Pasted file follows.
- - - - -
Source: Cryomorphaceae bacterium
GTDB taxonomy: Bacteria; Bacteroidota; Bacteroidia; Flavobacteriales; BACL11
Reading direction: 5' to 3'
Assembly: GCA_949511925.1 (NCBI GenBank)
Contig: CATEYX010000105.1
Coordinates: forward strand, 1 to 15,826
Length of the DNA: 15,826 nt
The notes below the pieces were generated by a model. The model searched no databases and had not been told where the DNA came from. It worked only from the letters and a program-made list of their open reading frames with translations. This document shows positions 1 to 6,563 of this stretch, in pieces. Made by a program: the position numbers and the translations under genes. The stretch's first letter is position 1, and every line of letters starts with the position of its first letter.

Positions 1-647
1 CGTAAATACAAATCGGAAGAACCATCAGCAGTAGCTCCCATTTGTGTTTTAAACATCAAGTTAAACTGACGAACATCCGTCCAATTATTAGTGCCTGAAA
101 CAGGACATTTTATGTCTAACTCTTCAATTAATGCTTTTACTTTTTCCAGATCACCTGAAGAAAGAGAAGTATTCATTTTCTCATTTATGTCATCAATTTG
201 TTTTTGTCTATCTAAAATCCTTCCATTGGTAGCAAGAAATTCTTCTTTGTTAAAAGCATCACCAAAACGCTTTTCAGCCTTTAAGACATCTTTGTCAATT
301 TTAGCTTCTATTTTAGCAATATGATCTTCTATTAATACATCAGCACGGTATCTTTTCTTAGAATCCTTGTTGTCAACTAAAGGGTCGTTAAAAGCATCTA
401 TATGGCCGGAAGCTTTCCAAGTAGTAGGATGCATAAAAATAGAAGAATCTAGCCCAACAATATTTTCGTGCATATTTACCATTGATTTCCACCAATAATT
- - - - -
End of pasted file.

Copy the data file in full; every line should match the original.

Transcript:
Source: Cryomorphaceae bacterium
GTDB taxonomy: Bacteria; Bacteroidota; Bacteroidia; Flavobacteriales; BACL11
Reading direction: 5' to 3'
Assembly: GCA_949511925.1 (NCBI GenBank)
Contig: CATEYX010000105.1
Coordinates: forward strand, 1 to 15,826
Length of the DNA: 15,826 nt
The notes below the pieces were generated by a model. The model searched no databases and had not been told where the DNA came from. It worked only from the letters and a program-made list of their open reading frames with translations. This document shows positions 1 to 6,563 of this stretch, in pieces. Made by a program: the position numbers and the translations under genes. The stretch's first letter is position 1, and every line of letters starts with the position of its first letter.

Positions 1-647
1 CGTAAATACAAATCGGAAGAACCATCAGCAGTAGCTCCCATTTGTGTTTTAAACATCAAGTTAAACTGACGAACATCCGTCCAATTATTAGTGCCTGAAA
101 CAGGACATTTTATGTCTAACTCTTCAATTAATGCTTTTACTTTTTCCAGATCACCTGAAGAAAGAGAAGTATTCATTTTCTCATTTATGTCATCAATTTG
201 TTTTTGTCTATCTAAAATCCTTCCATTGGTAGCAAGAAATTCTTCTTTGTTAAAAGCATCACCAAAACGCTTTTCAGCCTTTAAGACATCTTTGTCAATT
301 TTAGCTTCTATTTTAGCAATATGATCTTCTATTAATACATCAGCACGGTATCTTTTCTTAGAATCCTTGTTGTCAACTAAAGGGTCGTTAAAAGCATCTA
401 TATGGCCGGAAGCTTTCCAAGTAGTAGGATGCATAAAAATAGAAGAATCTAGCCCAACAATATTTTCGTGCATATTTACCATTGATTTCCACCAATAATT